Mountains have a wonder-inducing effect on many to some extent, but it seems that Wainwright got one of the largest doses of this sensation ever (I remember driving into the Ogwen valley when I was 19 and getting a thrill of wonder at the sight of Tryfan – it blew my preconceptions of the UK out of the water that there could be such a real mountain here). It is difficult to think of a closer association between name and place than his with the Lake District.
I came to a saddle between two hilltops, where a friendly-looking oak invited me to rest. I had time on my hands. I sat barefoot in its branches and played my whistle, looking back down towards the valley and the estuary. I ate my lunch with my back to its trunk, and read my book, “Fool’s Quest” (appropriately enough) by Robin Hobb. I was having a lovely day wandering through the Lakeland foothills.
Leaves hung green and gold in the low afternoon sun. Moorhens and swans meandered among the tangled water weeds. I startled a kingfisher and sent it peeping down the canal ahead, then ran into it again and again as it retreated, refusing to bite the bullet and fly back past me. Several stone bridges arched over the water. I passed a few families and dog walkers.
We stood aside to let a flock of sheep pass us as we climbed up to the point where the hill turned from green fields to brown grouse moors. From our high point we could see all the way to the coast, to the mouth of the Wyre, to Blackpool tower, and, most excitingly, to the distant, cloudy fells of Cumbria. This milestone made the ascent worth it. Adrian told me grim police stories of murder and deceit as we made our way down through hillside farms.
We altered course, and more and more frequently had to dodge round large puddles and soaked earth, which then turned into entire sections of path that were submerged. Our route-finding involved some creative clambering and fence-hopping, until eventually we were checkmated. Caught on a track between two walls in an abandoned farmstead, with no way round and twenty metres of water between us and the road, we gave up and sprinted through it.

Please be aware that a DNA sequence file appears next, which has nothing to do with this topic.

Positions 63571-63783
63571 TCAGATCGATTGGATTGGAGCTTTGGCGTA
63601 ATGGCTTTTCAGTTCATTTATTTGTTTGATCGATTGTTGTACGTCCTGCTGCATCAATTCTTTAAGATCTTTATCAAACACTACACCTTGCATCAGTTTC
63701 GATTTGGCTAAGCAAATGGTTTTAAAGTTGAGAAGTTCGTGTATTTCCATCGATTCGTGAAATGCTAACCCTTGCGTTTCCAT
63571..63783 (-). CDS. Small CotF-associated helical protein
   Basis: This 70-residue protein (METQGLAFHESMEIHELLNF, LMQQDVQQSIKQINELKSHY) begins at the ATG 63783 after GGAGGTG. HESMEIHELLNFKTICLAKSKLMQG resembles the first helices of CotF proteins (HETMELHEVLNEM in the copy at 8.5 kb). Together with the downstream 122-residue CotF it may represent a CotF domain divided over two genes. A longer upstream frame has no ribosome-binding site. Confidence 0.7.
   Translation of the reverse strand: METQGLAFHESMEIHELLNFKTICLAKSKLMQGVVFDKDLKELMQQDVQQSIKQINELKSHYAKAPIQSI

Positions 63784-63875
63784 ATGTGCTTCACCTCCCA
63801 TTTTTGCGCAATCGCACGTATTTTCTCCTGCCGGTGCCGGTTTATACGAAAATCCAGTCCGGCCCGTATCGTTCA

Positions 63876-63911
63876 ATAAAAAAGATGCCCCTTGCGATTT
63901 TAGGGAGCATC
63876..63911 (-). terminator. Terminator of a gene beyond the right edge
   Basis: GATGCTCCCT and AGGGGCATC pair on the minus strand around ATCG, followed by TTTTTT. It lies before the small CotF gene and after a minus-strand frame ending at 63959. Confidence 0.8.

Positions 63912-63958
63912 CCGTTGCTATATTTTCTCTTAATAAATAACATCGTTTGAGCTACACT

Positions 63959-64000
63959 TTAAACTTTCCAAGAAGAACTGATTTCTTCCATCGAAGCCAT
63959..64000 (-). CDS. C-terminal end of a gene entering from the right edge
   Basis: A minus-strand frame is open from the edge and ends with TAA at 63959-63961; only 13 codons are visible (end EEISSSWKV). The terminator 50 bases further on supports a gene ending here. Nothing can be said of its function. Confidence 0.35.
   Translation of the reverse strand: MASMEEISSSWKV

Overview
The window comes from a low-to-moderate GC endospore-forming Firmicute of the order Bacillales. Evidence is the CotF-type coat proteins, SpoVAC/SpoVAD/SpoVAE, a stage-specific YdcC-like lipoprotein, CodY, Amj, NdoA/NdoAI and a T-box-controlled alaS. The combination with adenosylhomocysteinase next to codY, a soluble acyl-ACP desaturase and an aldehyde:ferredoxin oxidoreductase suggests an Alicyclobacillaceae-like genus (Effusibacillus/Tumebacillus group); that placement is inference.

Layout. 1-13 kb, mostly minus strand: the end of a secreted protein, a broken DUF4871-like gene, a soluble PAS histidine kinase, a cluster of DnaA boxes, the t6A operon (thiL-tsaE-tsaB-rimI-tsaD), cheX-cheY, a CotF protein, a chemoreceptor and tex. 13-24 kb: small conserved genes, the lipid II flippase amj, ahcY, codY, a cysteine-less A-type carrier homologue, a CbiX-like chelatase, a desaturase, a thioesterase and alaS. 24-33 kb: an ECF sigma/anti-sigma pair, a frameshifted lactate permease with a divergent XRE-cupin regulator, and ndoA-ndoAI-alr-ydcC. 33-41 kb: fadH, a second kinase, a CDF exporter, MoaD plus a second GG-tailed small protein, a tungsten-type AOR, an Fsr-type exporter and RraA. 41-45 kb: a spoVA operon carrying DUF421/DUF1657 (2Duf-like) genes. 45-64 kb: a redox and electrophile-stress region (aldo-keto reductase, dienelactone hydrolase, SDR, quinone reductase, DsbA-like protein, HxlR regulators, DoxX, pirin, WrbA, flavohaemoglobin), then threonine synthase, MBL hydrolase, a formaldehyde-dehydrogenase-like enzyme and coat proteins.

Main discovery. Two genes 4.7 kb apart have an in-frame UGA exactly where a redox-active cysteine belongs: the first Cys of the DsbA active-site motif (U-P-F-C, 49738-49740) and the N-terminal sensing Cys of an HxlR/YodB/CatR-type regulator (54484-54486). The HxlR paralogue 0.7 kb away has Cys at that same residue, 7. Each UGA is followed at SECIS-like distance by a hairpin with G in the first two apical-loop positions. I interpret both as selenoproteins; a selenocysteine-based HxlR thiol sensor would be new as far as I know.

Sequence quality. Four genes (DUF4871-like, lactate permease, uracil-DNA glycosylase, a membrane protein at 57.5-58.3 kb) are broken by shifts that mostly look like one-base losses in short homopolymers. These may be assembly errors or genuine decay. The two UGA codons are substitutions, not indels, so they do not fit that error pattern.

It was harvest season, and several of the farm houses we passed had tables set up on the roadside with honesty boxes, and great piles of apples for sale, along with chicken and even duck eggs. After passing a few of these we could no longer resist and got an apple each. We couldn’t guess what variety they were, but they were crisp and sweet. Duncan declared his the most delicious apple he had ever eaten.
They were the iron figures of Antony Gormley’s Another Place installation, of which there are a hundred dotted along Crosby Beach. Each of them gazes out to the horizon. They seemed wistful. I identified with them hard. I was also wet, stiff, and aspiring to something far away.
Maybe we should all just have “Sorry” printed on our passports.
In one day I had walked through thousands of years, from the Bronze Age into the Age of Steel.
“I just really want some chips. I’ve been walking for four days.”